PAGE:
The Demise Of Hong Kong's Economic Dominance

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Includes: HGSXF, HKDOWD
by: Albert Goldson
Summary

There’s an elevated short-term risk for Hong Kong or Hong Kong-related investments based the increasingly violent political instability.

Additional emerging factors that were emerging well before the demonstrations are greasing the skids for the beginning of the decline of Hong Kong economic dominance in Asia that will adversely.

Unabated intense mass demonstrations increase political risk and may prompt foreign firms reduce operations and possible decampment from Hong Kong.

Hong Kong's profile in the Asia region is without peer as articulated in the 2019 Index of Economic Freedom. However the crisis continues to metastasize to the point of adversely impacting key businesses specifically banking, real estate, retail and tourism as continued violent demonstrations with the possibility of PRC intervention. These factors could set off a steep downgrade in Hong Kong's ability to retain and attract business.

According to the article dated 28 July 2019 in the Financial Times titled "Hong Kong Property Weakens on China Slowdown," there are other factors that are hurting diverse businesses in Hong Kong as follows:

  • US-China trade war.
  • Drop in property market demand by mainland Chinese companies since peaking in 2017 as a result of Beijing's new measures to control capital outflows.
  • Multiple and simultaneous mass demonstrations have adversely impacted retail, catering services and tourism.
  • Overall Chinese economic slowdown with whom Hong Kong conducts more than 50% of their economic trade.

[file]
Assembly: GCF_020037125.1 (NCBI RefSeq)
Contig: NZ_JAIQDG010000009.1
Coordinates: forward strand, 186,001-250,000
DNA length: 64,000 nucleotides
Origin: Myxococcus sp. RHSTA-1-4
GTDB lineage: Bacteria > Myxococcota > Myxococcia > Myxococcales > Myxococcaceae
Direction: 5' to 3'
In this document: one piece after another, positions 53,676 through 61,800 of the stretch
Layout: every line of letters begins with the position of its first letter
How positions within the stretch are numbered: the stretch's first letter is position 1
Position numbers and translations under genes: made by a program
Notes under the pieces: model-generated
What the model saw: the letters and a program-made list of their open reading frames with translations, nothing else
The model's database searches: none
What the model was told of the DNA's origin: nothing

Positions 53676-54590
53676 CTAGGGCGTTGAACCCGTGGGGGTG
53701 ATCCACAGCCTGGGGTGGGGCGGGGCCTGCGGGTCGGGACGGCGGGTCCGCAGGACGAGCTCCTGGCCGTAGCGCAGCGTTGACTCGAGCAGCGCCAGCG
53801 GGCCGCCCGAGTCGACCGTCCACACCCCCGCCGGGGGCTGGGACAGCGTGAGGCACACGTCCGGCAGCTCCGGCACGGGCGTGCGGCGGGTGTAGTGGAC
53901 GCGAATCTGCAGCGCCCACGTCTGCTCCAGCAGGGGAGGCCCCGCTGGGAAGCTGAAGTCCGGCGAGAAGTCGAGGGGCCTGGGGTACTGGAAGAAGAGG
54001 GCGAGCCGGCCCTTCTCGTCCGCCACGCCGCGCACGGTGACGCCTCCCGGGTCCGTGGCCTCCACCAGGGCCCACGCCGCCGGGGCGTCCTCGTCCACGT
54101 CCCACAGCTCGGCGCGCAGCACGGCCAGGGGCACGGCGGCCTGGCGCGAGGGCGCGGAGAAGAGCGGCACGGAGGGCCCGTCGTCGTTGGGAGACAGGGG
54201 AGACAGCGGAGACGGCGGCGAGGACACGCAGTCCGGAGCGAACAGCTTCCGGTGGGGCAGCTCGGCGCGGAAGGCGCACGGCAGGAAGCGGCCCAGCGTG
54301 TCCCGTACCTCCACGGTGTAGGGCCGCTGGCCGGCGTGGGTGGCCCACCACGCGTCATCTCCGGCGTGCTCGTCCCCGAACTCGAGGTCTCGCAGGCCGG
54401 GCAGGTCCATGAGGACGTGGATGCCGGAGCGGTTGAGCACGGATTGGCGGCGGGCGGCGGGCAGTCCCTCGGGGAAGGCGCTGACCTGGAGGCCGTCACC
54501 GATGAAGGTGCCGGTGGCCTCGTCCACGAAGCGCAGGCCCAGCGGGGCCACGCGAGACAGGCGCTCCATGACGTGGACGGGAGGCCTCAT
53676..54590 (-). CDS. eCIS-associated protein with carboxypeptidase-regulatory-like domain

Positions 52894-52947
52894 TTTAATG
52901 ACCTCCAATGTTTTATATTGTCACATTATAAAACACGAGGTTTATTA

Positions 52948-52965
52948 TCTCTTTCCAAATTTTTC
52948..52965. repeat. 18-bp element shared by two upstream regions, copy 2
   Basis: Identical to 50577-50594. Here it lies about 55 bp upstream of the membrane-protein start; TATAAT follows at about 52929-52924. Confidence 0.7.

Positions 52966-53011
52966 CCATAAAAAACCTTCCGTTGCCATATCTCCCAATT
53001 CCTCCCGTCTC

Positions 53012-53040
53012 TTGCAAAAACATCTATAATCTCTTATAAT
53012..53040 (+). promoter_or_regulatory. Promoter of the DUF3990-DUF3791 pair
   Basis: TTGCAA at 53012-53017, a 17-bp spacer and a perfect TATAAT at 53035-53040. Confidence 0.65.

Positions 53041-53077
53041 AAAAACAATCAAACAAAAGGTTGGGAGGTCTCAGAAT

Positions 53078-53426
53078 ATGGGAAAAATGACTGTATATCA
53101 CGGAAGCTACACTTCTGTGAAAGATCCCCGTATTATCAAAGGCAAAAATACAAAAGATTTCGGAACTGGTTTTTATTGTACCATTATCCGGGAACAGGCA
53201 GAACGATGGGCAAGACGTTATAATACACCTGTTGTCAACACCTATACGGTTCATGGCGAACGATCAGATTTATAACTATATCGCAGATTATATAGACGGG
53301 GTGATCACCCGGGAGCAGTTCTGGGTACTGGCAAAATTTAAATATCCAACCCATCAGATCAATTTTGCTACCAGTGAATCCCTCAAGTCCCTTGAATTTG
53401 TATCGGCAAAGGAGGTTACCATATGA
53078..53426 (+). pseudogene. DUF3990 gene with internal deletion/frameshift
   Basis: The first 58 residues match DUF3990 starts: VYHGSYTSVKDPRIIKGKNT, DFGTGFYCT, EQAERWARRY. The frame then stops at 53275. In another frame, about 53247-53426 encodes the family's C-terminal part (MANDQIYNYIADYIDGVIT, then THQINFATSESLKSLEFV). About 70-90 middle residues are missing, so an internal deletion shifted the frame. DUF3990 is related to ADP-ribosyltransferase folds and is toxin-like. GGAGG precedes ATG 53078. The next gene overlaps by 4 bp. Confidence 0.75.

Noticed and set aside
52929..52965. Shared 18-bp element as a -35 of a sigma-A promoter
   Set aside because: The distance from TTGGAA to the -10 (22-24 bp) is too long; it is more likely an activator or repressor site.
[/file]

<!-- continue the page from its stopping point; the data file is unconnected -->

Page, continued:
A short and superb Wall Street Journal video titled "Hong Kong's Status as a Global Hub Under Threat," released on June 14, 2019, neatly summarizes other underlying risks.

The enormous legal and business freedoms and benefits as Hong Kong serving as a conduit with trade with the PRC under western rule of law are vulnerable. For this reason there's the growing threat of change in investment dynamics in Asia with Hong Kong's greatly diminished economic role in the region. Should matters turn for the worse it may result in the operational reduction and even decampment of major foreign businesses to elsewhere in Asia, notably Singapore, one of the few remaining Asian countries that offers similar open business opportunities and legal protections as Hong Kong with historically strong Chinese connections.

Here are various investment vehicles specific to Asia that could be vulnerable to downward pressure should the Hong Kong situation take a turn for the worse:

Finally, from the political risk perspective, continued intense mass demonstrations can provoke an equally intense reactionary law enforcement response and possible Chinese intervention. The Hong Kong police have been overwhelmed by the frequency, intensity and simultaneously protests at multiple locations. According to Hong Kong's Basic Law, Hong Kong is responsible for their internal security. However the National Peoples Congress can declare a state of emergency or if turmoil "endangers national unity or security."

In an ironic twist as the sun set on the British Empire decades ago it may very well set on its last colonial remnants in Hong Kong, the global capitalists' "Jewel in the Crown."

Recommendation

Short-term investment risks are dramatically elevated, specifically in the property market, banking and finance, retail, and tourism sectors, which may suffer dramatically should the situation is escalated to a state of emergency. These diverse disruptive elements are likely to continue from an economic and political perspective.

Depending how everything plays with respect to medium to long-term investments, Hong Kong will continue as an important global and Asian business hub but in a greatly diminished capacity. I believe that those investors with considerable investments in Hong Kong, and to a lessor extent China and Asia, develop either an exit strategy should things deteriorate further or develop a shorting strategy.

Disclosure: I/we have no positions in any stocks mentioned, and no plans to initiate any positions within the next 72 hours. I wrote this article myself, and it expresses my own opinions. I am not receiving compensation for it (other than from Seeking Alpha). I have no business relationship with any company whose stock is mentioned in this article.